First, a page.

What I am unable to reach a concluded view on is whether there was an admission by Mr Minnes about pre-existing complaints at the post robbery meeting. The evidence was conflicting on that and, given Mr Loring's account, I am not prepared to hold that such an admission was made albeit that this was the pursuer's interpretation of what had been said.

In conclusion then, this was a shop where physical violence against staff was, or ought reasonably to have been, anticipated. It was also the case that the responsible member of staff at the shop, the shop manager (i.e. the pursuer), had made her concerns known to her line manager, Mr Minnes. These complaints may not always have been transmitted to head office as they ought to have been. From what that office knew already, however, it was foreseeable that some form of attack on staff would occur in the then state of the premises and manning levels. In that regard, I reject the submission of the defenders that they could not reasonably have foreseen the actions of the robbers.

(e) Fault


The pursuer's approach in submissions was to treat the case as no different from any other one involving employer's liability. In that regard, it was not disputed by the defenders that the operator of a shop owes a duty to those employed in the shop to take reasonable care to protect them from the actions of criminals and violent customers, albeit that the risks cannot be entirely eliminated. The specific dangers attaching to this particular shop have already been detailed. The general position of "off-license" premises, such as Victoria Wine, as a target for robberies was, if it needed to be, spoken to by Sergeant Veitch, whose evidence, as an impartial observer, I accepted as fairly stated and balanced. They were a target, first because of the amount of cash they were likely to carry. In the case of this shop, some £2,817.78 was obtained in the robbery [see Pro 6/30] and that during the early part of the day. Secondly, they were attractive to robbers because of the value, and perhaps popularity, of the stock of alcohol. Mr Minnes accepted that it was well known that off licences were subject to robberies and burglaries. This was at least partly the reason why the defenders had set up a counselling service for employees experiencing such events. Mr Loring also accepted that off licenses were particularly vulnerable to robberies.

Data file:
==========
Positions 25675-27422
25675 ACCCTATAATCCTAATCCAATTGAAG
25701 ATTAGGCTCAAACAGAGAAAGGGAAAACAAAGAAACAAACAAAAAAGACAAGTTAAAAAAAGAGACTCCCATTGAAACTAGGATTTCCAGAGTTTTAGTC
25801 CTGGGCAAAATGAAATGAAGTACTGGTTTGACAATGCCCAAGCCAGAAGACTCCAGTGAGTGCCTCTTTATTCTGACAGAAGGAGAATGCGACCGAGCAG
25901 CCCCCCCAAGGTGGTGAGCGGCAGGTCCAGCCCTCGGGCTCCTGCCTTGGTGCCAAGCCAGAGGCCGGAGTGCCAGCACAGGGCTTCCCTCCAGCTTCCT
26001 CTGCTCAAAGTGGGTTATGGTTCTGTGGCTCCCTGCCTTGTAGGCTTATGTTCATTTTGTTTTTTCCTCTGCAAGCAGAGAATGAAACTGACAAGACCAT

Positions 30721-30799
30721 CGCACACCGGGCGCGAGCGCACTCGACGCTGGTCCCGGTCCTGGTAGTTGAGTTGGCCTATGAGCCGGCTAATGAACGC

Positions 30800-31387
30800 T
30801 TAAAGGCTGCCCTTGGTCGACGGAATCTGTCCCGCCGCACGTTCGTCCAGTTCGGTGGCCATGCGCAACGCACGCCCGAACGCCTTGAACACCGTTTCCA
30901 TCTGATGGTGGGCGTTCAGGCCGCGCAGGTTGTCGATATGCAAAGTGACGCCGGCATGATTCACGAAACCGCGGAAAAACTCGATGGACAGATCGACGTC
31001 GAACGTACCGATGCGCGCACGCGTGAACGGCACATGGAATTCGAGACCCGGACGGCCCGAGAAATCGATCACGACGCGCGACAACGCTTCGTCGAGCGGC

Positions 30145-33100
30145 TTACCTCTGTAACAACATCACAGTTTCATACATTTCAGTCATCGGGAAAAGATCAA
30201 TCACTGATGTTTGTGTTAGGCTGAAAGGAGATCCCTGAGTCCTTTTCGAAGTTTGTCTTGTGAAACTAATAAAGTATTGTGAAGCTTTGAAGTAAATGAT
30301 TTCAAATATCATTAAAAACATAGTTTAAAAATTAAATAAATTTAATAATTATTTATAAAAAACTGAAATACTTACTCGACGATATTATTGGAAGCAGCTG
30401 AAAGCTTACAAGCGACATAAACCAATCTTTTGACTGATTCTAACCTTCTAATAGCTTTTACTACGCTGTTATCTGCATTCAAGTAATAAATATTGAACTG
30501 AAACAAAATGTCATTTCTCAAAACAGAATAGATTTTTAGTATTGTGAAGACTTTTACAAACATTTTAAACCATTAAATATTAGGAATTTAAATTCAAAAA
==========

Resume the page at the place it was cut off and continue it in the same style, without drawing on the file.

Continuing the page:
The pursuer lodged and spoke to a press report from 1994 [Pro 6/25], which referred to a Detective Superintendent asking "late night shops" to "wise up to the threat of armed raiders". It cautioned that robbers were turning to corner shops and licensed stores for easy cash instead of banks and main post offices, which had invested in tight security measures. The Superintendent's "common sense" advice included having at least two members of staff working at all times. The article referred to 69 "hold ups" over a period of fifteen months, 21 with knives, 11 with guns and the remainder with assorted weapons, such as baseball bats. The report appeared to focus particularly on the dangers of single manning a shop late at night.

The defenders did have certain security measures in place, such as two panic buttons connected to the police station at Haymarket and the CCTV system. There was double manning during the busy times, being the last few hours of trading, and when deliveries were taking place. The defenders also issued guidance to their staff on what to do if there was a robbery [Pro 7/6]. This included several directions such as not leaving a customer unattended in the front shop and always calling for assistance if unsure of a customer. The guidance continues:

"Finally, if you do find yourself in danger from any source, remember that you are more important than any stock or money, so don't try to be a hero. Follow the shop procedure for this type of incident ... but above all Do As The Intruder Tells You."

The pursuer, however, did not agree then that the defenders carried out their policy on violence and disorder [Pro 7/5] to the effect that: "The company places the safety and well-being of its staff above all other considerations."



In Sergeant Veitch's view, premises where single females worked were more vulnerable to attack than those with two members of staff. Such premises were more attractive to a potential perpetrator of a robbery, although there were a number of other complex factors involved. Sergeant Veitch ventured to suggest that a criminal gang was more likely to rob a shop staffed by one person because of the criminal fraternity's knowledge of the law of corroboration!